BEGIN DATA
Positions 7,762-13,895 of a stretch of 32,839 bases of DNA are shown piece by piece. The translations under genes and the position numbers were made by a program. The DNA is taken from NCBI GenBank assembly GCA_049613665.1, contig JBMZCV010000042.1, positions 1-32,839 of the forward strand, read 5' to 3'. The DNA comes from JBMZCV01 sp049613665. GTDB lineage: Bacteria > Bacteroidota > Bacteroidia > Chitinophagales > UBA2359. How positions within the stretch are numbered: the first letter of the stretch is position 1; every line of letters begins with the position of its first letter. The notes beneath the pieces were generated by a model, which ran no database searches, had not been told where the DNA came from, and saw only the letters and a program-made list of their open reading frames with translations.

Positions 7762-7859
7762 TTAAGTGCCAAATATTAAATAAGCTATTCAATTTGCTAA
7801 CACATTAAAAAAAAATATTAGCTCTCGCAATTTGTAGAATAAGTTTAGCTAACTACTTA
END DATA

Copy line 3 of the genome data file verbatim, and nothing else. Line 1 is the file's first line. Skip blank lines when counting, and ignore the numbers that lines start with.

7762 TTAAGTGCCAAATATTAAATAAGCTATTCAATTTGCTAA